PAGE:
Molly Beres is a member who first began her relationship with the Book Arts Center six years ago after taking a screen printing class. Flash forward to some time away from Buffalo, and Molly has returned this past January and been a regular in the community since, coming in to volunteer at the Center every Thursday, bringing a very free spirited creativity with her. Since then, she has familiarized herself with letterpress and screen printing equipment and created numerous digital art designs for the Center to sell in their shop. I asked Molly about her time with Book Arts, specifically looking into how the Center has inspired her own art, and what she loves so much about volunteering. Molly stressed Book Arts’ cause as a huge part of her enjoyment, saying that she believes it is incredibly important to “keep old mediums alive,” and remember the charm of the old way of doing things.
For Molly, this goes hand in hand with her love of Mid-Century design, which the Center is chockfull of. She cites the variety of old wood type as a huge inspiration for many of her printing projects. Molly’s medium of choice is mainly digital art, which proves to be a much cheaper and easier investment for a young artist, but she also loves working “analog” with graphite and ink.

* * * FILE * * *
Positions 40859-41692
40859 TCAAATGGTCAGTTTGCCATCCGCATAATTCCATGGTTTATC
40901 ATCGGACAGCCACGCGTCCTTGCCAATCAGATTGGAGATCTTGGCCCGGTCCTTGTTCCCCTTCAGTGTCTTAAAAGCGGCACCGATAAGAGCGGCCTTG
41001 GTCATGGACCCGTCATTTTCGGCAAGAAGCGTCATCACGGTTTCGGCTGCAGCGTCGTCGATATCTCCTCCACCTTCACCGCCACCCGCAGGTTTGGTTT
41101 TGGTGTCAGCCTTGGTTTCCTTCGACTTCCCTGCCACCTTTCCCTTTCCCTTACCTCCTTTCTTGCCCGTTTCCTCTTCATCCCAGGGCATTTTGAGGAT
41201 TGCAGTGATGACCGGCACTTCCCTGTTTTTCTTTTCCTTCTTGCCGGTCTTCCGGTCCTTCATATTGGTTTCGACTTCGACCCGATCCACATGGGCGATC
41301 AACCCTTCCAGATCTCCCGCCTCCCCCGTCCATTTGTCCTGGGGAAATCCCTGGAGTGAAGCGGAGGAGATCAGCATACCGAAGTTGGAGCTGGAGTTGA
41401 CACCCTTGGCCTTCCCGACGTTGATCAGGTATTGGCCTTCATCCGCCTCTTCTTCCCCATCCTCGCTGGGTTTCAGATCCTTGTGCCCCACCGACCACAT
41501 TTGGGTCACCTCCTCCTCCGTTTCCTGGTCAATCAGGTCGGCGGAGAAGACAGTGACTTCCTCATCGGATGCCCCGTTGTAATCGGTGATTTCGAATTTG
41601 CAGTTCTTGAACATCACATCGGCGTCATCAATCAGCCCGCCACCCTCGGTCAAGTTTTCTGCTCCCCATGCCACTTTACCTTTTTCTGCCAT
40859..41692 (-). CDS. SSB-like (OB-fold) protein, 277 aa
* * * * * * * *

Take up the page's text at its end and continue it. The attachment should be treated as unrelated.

Molly, with a deep appreciation for cassettes and the starting crackle of vinyl records, names vintage cookbooks, advertisements, and 60s Disney movies as other sources of inspiration. With live action productions like That Darn Cat and The Parent Trap, she finds the hokey set design calling to her art.
Coming from a strong Polish-American family, it’s no surprise that our conversation drifted to memories of bingo nights in small Catholic churches, packed with grandma-like figures with dabbers in every color imaginable. Molly reflected on these interactions as a joyous and youthful part of herself, one who still participates in Bingo nights and the little traditions that only a true Polish Buffalonian can cherish. This niche heritage brings us to another crucial part of Molly’s art: the infamous Easter butter lamb, which Molly names as her favorite piece she’s created. Taking the form of an enamel pin which Molly designed and produced, she finds this piece to be one which has received great feedback from customers and resulted in plenty of shared stories of community, Easters with butter lambs, and yes, small Polish women at bingo night.
Though living in the modern world, it is clear that much of Molly’s work reflects on the charm of the “olden days,” the quaint traditions of family, and the campy charisma found in vintage materials. Molly herself having “gone through a quarter life crisis” and earning two BAs, encouraged me to pursue the art and interests that I want to, even if stability in life is not guaranteed. In a candid moment, Molly revealed advice to me which I find crucial for all young artists: “If you don’t pursue it,” she says, “you may wake up in fifty years and regret it for the rest of your life.”
Written by Sage Enderton, Communications Intern.
Want to get involved like Molly? Head on over to the Membership page to see how 🙂